Featured in the August 2022 issue of The Rowling Library Magazine.

J. K. Rowling’s Spin on Love & Spirituality

847 words.
By Lungile Ntuli.

Generally, the Harry Potter narrative is centred on dark nuances with regards to the portrayal of witchcraft and wizardry. However, upon close inspection one discovers an avalanche of stirring, inspiring and spiritual elements that leaves one yearning to weave these Godly themes into their own evolving souls.

I am reminded of a period in College where our Television Studio lecturer tasked us to write a film review on any of our favourite films. I instinctively picked Harry Potter and the Order of the Phoenix because (coincidentally) I had just purchased a DVD from our local book and video games store. ‘Imaginative’ was the key word that I chose to describe J.K Rowling’s storytelling, because I was (still am) in awe at how she skilfully curated the story.

Below are a few nuggets regarding the manner in which different themes spiral throughout the story.


 “And now these three remain: faith, hope and love. But the greatest of these is love.
– 1 Corinthians 13; 13.

We are introduced to a rare and poignant display of pure love through Professor Albus Dumbledore and Professor Minerva McGonagall in Harry Potter and the Philosopher’s Stone.


The two are seen walking down Privet Drive, while the former is cradling an infant Harry Potter in his arms.

At first glance, the audience is oblivious to the two characters on screen however as the story unfolds, we learn that they are not even a tinge related to the Potter’s. At this point, one’s curiosity is sparked, as to “why would strangers’, nurture an infant?”

This scene in particular strikes a chord, because it illustrates that blood isn’t always thicker than water. The ‘water’ in this instance is the two Professors, who continued to love, support and nurture Harry Potter beyond his infant years.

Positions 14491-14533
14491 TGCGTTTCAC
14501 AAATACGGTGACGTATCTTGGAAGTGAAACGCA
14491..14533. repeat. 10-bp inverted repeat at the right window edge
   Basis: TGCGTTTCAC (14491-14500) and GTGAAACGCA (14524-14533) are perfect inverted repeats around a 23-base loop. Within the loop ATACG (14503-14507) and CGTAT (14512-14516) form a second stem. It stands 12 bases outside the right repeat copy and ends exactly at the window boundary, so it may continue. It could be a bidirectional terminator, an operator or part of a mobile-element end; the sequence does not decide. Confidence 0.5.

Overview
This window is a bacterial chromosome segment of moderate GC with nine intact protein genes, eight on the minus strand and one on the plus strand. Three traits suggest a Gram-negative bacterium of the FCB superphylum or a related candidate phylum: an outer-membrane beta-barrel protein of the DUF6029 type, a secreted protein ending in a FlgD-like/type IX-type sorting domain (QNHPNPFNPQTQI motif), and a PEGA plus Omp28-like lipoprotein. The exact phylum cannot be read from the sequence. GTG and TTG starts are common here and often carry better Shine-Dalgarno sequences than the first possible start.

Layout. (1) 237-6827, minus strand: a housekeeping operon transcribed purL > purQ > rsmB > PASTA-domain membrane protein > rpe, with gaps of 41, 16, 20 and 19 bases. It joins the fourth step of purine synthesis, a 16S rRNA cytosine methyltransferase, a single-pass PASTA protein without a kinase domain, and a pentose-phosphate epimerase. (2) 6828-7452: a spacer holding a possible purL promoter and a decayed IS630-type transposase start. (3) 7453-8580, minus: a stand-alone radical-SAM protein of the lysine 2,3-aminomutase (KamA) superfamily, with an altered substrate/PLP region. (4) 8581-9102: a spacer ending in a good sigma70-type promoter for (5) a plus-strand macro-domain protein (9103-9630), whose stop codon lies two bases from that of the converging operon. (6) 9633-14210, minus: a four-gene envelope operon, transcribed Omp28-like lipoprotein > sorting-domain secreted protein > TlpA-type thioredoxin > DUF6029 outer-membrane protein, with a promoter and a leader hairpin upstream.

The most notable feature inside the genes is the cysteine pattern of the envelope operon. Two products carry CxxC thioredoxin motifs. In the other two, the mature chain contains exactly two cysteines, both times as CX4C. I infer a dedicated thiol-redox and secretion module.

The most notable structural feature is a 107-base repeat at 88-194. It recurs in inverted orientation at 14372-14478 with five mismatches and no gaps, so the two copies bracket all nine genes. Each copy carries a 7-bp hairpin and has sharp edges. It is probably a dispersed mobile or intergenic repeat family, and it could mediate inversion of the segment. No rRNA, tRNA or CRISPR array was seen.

This is one of the purest forms of love.


It is our choices, Harry, that show what we truly are, far more than our abilities.
– Professor Albus Dumbledore, Harry Potter and the Chamber of Secrets.

Free will is of paramount importance to the human race. The following scene rings true to this notion. In The Philosopher’s Stone, we are introduced to the Sorting Hat; a shabby looking elf hat that places new students into their respective houses. While other students simply accepted their designated houses, the young Harry resisted being housed in the infamous Slytherin. He therefore pleaded with the Sorting Hat to be placed in the popular Gryffindor.


Gryffindor’s most defining qualities are bravery and chivalry; these characteristics must have aligned with Harry’s true nature. Although the Sorting Hat maintained that the young Harry does, in fact, possess the qualities of a typical Slytherin, he eventually placed him in Gryffindor because he asked not to go in Slytherin.

The Order of the Phoenix also presented another hair-raising moment between Harry Potter and his Godfather, Sirius Black. The two are seen at the House of Black basement, when a confused Harry mentions to Sirius that he experiences varying degrees of concern pertaining to his real personality. And then Sirius responded: “the world isn’t split into good people and Death Eaters. We’ve all got both light and dark inside of us. What matters is the part we choose to act on. That’s who we really are.’’


– Professor Severus Snape, Harry Potter and the Deathly Hallows.

Professor Severus Snape’s overall storyline is a personal favourite of mine. Although J.K Rowling weaved the storylines exceptionally well, this one remains the Mecca of character writing in the entire Harry Potter series.


The fog cleared in The Deathly Hallows after realising that Snape truly was the hidden hero all along. The manner in which he cleverly deceived Voldemort whilst “putting his life in mortal danger’’ for Harry and Professor Dumbledore is highly commendable.

After learning of Professor Snape’s intricate yet deeply inspiring life story, one is left thirsting to emulate such great ability at sacrifice oneself to the benefit of the other/s. Bravo!

Russian theatre practitioner Konstantin Stanislavski once said: “There are no small parts, only small actors”. This sentiment alludes to Narcissa Malfoy’s pint sized role in The Deathly Hallows – Part 2. Although she hardly enjoyed screen time, her performance remains riveting and unforgettable.

After many failed attempts at killing Harry Potter, Voldemort finally believed he had achieved this when the Malfoy matriarch declared him “dead” as he lay heavily injured on the ground. This dangerous yet brave move by Narcissa is noteworthy because like Professor Snape, she risked her life as Voldemort would have likely persecuted her for such a transgression.

The depth of a mother’s love was truly palpable in this scene. The mere fact that Narcissa dare deceive the revered Voldemort to that extent proves how love can be the greatest armour in the face of war

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